1990 Mercedes-Benz 190 E

The Good:
– Built like a tank
– Good handling
– Available luxury features
The Bad:
– Pricey with options
– Lower models are slow
– Some hard cabin plastics

People say that Mercedes-Benz does not build cars like they used to anymore. And they are right. The last of the super-strong, reliable and stately Benz cars were built in the early 90s, after which cost-cutting measures and unproven computer technlogy gave birth to some of the most unreliable cars to ever come out of Germany.

The 190 E was the baby Benz of the 80s range. Even though it has a compact interior and exterior, it did not look too small thanks to an attractive boxy body that still looks stately today.

The 190 E came only in the sedan body style, with various engine choices over the years. The earliest models came with a 2.0L, 2.3L or high-performance 2.3-16V 4-cylinder engines. Later engines include the 1.8L and the rare 2.5-16V.

The 2.0 is the most common model around, offering great rear-wheel-drive handling but weak acceleration. The 2.3 is better, but still not a dragstrip contender. The best of the four-cylinders is the 2.3L 16V engine tuned by Cosworth, which offers blistering performance but eats through the wallet in maintenance costs. In the late 80s, the 2.0L was replaced by a 1.8L engine, while the 2.3-16V was replaced by the more powerful 2.5-16V. All models came in automatic form as well as a rare manual version.

The 190 E 2.6L six-cylinder version of Mercedes’ W201 body style came in 1987. The 2.6 was the fastest of the bunch, except for the special high-performance 190 E 2.3-16, powered by a slightly smaller, 166 hp version of the six-cylinder twelve-valve engine from the acclaimed 300 E. Enthusiasts who go searching for one should note the lineup changes throughout the late ’80s for the W201. The 2.6 was offered with a five-speed manual beginning in 1988. The in-line six, while blistering in the late Eighties, is a bit labored these days and greatly benefits from the manual transmission if you can find one. The automatic slightly slows down the honorable 2.6 around town. As a result, this model feels better on the highway, stretching its legs as it cuts through the wind with 1980s boxiness. Oddly enough, the automatic starts off in second gear from standstill, shifting to first only if the throttle is floored or the auto gear lever is manually shifted in first.

In 1988, all models got a facelift which dramatically improved the looks of the 190 E. Most models included at least cruise control and ABS. Options included electric seats, sunroof and leather. Combined with rear-wheel-drive, four-wheel disc brakes and quick-shifting auto gearbox, these cars rival new sports sedans, especially with the stronger 16V or six-cylinder engines.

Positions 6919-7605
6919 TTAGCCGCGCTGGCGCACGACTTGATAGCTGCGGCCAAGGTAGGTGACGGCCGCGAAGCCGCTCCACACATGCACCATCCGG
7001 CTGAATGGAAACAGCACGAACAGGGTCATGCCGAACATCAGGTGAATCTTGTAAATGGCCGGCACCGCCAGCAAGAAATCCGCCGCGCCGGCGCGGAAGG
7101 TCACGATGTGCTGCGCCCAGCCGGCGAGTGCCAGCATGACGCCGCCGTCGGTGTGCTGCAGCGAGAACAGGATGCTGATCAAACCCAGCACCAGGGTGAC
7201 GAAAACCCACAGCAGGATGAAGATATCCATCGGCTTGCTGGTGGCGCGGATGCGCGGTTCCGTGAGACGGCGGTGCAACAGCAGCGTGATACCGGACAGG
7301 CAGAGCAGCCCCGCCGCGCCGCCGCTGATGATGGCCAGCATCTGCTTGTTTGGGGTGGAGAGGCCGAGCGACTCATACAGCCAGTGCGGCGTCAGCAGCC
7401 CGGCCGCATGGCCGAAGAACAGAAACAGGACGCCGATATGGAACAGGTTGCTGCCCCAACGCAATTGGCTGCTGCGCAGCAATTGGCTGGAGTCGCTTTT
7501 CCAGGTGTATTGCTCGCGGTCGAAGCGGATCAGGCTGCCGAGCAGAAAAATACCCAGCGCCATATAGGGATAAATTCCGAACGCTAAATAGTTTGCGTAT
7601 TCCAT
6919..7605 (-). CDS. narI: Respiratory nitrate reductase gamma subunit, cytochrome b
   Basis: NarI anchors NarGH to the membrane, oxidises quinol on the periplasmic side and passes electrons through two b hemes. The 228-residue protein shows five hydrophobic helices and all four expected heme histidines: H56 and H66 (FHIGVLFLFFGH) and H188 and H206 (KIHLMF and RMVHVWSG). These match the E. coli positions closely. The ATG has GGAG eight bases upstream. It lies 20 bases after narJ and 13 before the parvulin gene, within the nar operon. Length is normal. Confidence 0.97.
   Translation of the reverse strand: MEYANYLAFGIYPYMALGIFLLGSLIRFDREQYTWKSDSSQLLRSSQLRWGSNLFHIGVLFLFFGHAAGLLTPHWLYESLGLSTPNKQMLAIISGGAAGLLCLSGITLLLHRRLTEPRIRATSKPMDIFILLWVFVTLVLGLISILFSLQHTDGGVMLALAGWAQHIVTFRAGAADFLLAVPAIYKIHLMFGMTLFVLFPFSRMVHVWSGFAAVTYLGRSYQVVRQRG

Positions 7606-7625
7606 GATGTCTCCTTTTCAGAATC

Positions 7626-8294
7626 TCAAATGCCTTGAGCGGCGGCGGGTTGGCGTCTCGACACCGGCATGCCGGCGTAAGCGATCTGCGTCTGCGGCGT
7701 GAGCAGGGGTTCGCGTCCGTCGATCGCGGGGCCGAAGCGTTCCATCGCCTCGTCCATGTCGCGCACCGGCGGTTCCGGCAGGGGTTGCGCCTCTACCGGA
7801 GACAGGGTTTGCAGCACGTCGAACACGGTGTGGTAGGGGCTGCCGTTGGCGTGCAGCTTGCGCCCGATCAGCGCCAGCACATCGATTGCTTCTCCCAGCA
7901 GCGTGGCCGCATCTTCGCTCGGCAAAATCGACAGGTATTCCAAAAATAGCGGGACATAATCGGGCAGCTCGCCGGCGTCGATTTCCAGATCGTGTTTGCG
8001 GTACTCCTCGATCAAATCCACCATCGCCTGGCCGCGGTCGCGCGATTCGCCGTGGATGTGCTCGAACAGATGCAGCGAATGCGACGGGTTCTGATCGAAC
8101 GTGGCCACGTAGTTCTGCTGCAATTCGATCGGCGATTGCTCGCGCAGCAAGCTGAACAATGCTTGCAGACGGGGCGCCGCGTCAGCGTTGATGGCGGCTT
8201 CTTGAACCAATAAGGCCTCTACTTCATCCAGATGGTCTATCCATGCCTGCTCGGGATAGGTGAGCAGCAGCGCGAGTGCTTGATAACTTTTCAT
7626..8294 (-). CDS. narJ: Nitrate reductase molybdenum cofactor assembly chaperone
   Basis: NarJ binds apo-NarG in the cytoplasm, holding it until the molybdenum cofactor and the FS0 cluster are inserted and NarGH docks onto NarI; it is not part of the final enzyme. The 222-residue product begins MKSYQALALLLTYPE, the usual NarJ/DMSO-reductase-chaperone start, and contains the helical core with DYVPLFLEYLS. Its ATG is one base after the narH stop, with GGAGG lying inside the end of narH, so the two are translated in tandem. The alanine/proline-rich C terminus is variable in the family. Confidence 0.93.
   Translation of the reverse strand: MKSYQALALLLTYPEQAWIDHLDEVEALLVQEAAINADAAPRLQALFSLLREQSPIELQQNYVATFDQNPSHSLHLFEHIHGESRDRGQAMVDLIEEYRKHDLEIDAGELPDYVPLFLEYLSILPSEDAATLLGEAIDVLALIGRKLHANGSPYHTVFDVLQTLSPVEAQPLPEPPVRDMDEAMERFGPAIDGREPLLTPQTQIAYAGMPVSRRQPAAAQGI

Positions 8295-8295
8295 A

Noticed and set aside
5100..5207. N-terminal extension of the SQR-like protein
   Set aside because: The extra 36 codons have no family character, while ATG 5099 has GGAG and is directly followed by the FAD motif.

The automatic 190 E models, however, is probably the only version you will find in the Middle East most of the time. Currently, there are more Japanese-imported Mercs running around Dubai and Sharjah than GCC ones. There are also AMG-style models with larger rims and body kits. These Jap cars are generally in better shape than the sun-worn GCC cars, but be warned that the A/C, while adequate, will not keep your ice-cream frozen.

Like most Mercedes-Benzes, the 190E is built like a tank and will run nearly forever if properly taken care of. Engines will generally outlast the automatic transmissions. Check for oil leaking at the rear of the head gasket. The tensioner for the timing chain should be replaced at 200,000 kms, and brake rotors often need replacement at 80,000 km intervals. With high mileage, the bushings in the five-link rear suspension begin to wear out. Make sure the A/C system is functioning properly. The 2.6-liter six-cylinder engine is a tight fit in the 190E engine bay, which creates some accessibility problems for mechanics. There might also be numerous electrical issues like non-working power windows, wipers and such.

Ten thousand dirhams can get you an 1988 2.0L model in near-excellent condition. History dictates that a second-owner can outlast most other cars, and the three-pointed star on the hood dictates the car will have some style left when it comes time to look for your next car.

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